Monday, 8 February 2016

Prez Sez - Let Brits Leave

Most states manage with between zero and one presidents.  The grandiose proto-state that is the EU has seven Presidents. (Yes. seven !).  On Friday 29th January, David Cameron attended a short-notice meeting with Jean-Claude-Juncker, the President of the European Commission, to discuss his EU reform package.  Cameron then agreed the details of his EU reform package with Donald Tusk, the President of the European Council. Martin Schulz the President of the European Parliament, was in the UK in the latter part of last week, ostensibly to support the campaign for the UK to remain in the EU.

Schulz shoots down  Cameron's deal

In a keynote speech at the London School of Economics, Schulz fired a warning shot regarding the proposed EU reform deal: "proposals which cater to narrow self-interests, risk undermining the common good, or would set dangerous precedents for a Europe à la carte will meet with resistance from the European Parliament".  He also made clear that the "European Parliament needs to see its concerns addressed".

Specifically, he ruled out the idea of a multi-currency EU : "The currency of the European Union is the Euro. The Treaties are very clear on this."  Boom! There goes the economic governance basket in Cameron's reform package.

He also cast serious doubt over the emergency brake on benefits payments.  He describes an example scenario of the emergency brake which he suggests is unequal and not the type of EU we want to live in.  He then states that the European Parliament would not support proposals that "cause discrimination and undermine European values." Boom! There goes the migrant benefits basket in Cameron's reform package.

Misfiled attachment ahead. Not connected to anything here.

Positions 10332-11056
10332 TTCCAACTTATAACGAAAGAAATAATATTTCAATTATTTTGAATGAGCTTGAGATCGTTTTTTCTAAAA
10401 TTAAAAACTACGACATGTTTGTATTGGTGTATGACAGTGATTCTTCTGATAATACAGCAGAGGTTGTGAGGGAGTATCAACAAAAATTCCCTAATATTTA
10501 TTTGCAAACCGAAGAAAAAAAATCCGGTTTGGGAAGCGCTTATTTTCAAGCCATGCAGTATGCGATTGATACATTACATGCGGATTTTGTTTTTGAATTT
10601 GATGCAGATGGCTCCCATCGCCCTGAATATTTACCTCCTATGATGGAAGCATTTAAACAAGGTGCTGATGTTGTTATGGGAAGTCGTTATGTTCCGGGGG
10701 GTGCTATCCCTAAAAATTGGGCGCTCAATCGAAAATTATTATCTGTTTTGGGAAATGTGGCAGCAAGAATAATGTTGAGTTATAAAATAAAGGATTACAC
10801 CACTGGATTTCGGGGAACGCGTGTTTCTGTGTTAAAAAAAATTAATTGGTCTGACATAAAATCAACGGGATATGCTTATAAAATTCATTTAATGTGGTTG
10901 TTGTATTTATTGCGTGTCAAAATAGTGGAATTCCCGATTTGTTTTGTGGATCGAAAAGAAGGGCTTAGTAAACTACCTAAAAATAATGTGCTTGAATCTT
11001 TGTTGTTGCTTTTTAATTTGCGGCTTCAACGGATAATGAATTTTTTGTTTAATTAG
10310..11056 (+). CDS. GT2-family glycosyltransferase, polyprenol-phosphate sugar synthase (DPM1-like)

The competitiveness basket can be ignored as a repeated homily -  more competitiveness is always being promised and pursued.  Which leaves just the sovereignty basket.

Schulz addresses the sovereignty question by simply denying there is a problem : "the EU is not about giving up sovereignty".  He also claims that the EU is based on "dialogue, perseverance and multilateralism".  Schulz is of course indulging in the typical Orwellian doublespeak of the EU-federalists. The EU is precisely the opposite of this description. If the EU were multi-lateral and posed no threat to sovereignty, there would be no need for an EU referendum - there is no reason to oppose inter-national co-operation. Unfortunately, the EU is actually a supra-national body whose aim is to replace nation states. Hence the friction.

In the EU summit of December 2015,  on the topic of the UK's re-negotiations, Schulz himself described the UK as "moving more slowly along the road of EU integration" while also insisting that the UK should not gain advantage from its slower progress. Boom ! There goes Cameron's sovereignty basket.

To complete his demolition of Cameron's reform package, Schulz also cast doubts on Cameron's claims that the deal is legally binding in an interview with Sky News: "Nothing in our lives is irreversible. Therefore legally binding decisions are also reversible - nothing is irreversible."  This view is confirmed by the analysis on EU Referendum blog.

Schulz makes the case for the Single Market (not the EU)

President Schulz at least has a go at making the case for Remain, primarily by talking up fear of losing access to the Single Market:
"Let's face it: a huge chunk of London's attractiveness for global finance is down to it being part of the internal market."
"With such prospects, isn't it reassuring to be part of the biggest single market in the world?"
Which is all well and good, but of course the UK does not need to be in the EU to be part of the Single Market.  As covered in a previous post, the UK could Leave the EU, keep the single market. The UK would then regain an independent voice and vote in all international organisations, gaining more influence over the single market regulations (the bulk of which are formed in these international organisations).  The UK would also regain the freedom to negotiate its own trade deals.

UK foreign, defence & trade engagement in Europe (not the EU)